Singapore's rush to renewables is a model to follow

Environment minister says improving public transport is effective in reducing car use

Abu Dhabi, U.A.E., Janualry 15, 2019.  
Day 2 Abu Dhabi Sustainability Week.
Masagos Zulkifli, Minister for the Environment and Water Resources, Singapore.
Victor Besa / The National
Section:  NA
Reporter:  Nick Webster

A carbon tax to limit emissions and widen use of public transport could prove a successful initiative in the UAE, Singapore’s minister of environment has said.

Speaking at the Future Sustainability Summit in Abu Dhabi, Masagos Zulkifli referred to numerous projects in the Asian country that were already proving effective.

Floating solar fields and a carbon emission limit on new cars were both doing their part in reducing the nation’s environmental footprint, he argued.

“There’s a blueprint for sustainable projects in Singapore that is addressing climate change,” he said.

“Sustainability is being addressed by the whole of government, so we do not compromise what we need to do to develop as a nation.

“In transport, many people are pushing for electric cars because it is difficult to control the amount of cars on the road.

“The solution we have has been to control the growth of private cars on the road. It is a balanced approach.”


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Since February 2018, Singapore has not allowed any increase in the total number of cars permitted on its roads.

Authorities are also investing S$20 billion (Dh54bn) in new rail infrastructure and S$4bn (Dh10bn) in bus subsidies in a five-year plan launched in 2017.

Currently, there are some 600,000 cars registered in Singapore, which has a population of 5.7 million.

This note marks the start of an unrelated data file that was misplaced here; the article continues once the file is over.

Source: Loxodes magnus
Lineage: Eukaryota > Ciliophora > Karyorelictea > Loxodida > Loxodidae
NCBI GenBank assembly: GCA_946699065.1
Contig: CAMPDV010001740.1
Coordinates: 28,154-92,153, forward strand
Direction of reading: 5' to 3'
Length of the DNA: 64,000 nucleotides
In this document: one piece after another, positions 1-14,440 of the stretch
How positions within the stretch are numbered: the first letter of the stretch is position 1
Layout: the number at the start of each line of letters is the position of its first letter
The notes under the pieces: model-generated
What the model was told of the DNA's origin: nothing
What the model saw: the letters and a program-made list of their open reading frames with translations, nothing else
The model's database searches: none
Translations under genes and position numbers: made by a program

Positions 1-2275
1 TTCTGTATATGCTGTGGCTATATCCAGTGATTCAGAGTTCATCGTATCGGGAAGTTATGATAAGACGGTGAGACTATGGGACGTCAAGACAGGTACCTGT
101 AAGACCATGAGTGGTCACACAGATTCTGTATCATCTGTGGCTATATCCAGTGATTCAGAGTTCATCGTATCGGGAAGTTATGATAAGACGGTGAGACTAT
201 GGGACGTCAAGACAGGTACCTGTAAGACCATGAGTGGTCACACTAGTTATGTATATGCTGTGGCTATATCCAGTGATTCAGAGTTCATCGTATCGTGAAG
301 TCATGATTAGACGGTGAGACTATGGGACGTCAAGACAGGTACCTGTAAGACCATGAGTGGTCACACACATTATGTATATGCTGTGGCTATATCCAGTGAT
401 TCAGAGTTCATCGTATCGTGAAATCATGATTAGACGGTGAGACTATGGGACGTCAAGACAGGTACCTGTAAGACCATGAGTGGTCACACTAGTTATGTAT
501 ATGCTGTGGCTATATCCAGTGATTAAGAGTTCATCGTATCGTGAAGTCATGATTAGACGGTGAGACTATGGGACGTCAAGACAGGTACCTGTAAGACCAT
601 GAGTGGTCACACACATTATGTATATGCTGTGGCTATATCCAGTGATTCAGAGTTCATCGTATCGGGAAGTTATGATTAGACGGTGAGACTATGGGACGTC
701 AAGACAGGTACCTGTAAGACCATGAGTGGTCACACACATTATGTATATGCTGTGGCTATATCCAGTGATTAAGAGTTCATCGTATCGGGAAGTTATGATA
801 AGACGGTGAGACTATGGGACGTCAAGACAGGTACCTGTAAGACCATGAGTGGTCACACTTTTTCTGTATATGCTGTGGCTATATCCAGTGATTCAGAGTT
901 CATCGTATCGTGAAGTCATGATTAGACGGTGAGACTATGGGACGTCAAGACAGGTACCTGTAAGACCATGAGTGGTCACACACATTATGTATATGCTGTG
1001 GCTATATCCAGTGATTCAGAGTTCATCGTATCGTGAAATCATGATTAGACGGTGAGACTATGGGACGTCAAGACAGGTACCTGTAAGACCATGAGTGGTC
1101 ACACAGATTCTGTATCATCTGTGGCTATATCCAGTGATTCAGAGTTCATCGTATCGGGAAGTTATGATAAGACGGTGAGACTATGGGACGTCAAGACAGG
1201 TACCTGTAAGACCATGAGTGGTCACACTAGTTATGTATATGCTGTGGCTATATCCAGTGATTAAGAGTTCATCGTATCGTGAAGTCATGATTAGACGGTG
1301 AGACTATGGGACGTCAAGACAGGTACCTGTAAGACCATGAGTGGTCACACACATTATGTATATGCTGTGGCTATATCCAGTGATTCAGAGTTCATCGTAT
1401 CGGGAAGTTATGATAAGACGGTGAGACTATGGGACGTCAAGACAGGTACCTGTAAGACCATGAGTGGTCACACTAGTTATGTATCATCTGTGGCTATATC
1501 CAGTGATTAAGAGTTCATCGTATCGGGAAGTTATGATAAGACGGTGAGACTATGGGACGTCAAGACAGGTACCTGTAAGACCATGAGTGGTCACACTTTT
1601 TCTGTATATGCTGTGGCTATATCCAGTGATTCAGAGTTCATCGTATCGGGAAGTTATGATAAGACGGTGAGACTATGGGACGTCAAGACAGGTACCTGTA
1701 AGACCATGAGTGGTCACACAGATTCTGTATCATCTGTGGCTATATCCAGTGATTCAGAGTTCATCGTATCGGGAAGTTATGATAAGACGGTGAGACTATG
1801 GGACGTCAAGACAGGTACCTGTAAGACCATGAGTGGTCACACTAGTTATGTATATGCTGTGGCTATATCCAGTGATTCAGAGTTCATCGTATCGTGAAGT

The country has just 12 per cent of its 721 square kilometre land mass taken up by road networks.

"It is only possible to own a car for 10 years, and it is expensive to drive in Singapore to encourage people to use public transport,” said Mr Zulkifli.

“We want everyone to be able to walk to a train station or bus stop, and we are making public transport reliable and affordable to encourage more cars to come off the road.

“Car sharing programmes are popular and buses come every 10-15 minutes, and not just in the city centre.”

Singapore has set a carbon tax on businesses producing annual greenhouse emissions of more than 25,000 tonnes.

The tax is set at S$5 per tonne until 2023, with that cost potentially likely to treble beyond that date.

Penalising the worst carbon emitters will encourage business to introduce renewable energy schemes, it is hoped.

By 2020, Singapore aims to put in place enough solar systems to supply 350 megawatts of electricity - about 5 per cent of projected peak electricity demand.

“Even if we all switch to electric cars, they still need to be powered by fossil fuel so the goal should be to reduce the number of cars in use,” said Mr Zulkifli.

“For us, we want our public to think if they really need to own a car at all, and if they do - can they share it.

“Effective public transport is crucial to helping achieve that.”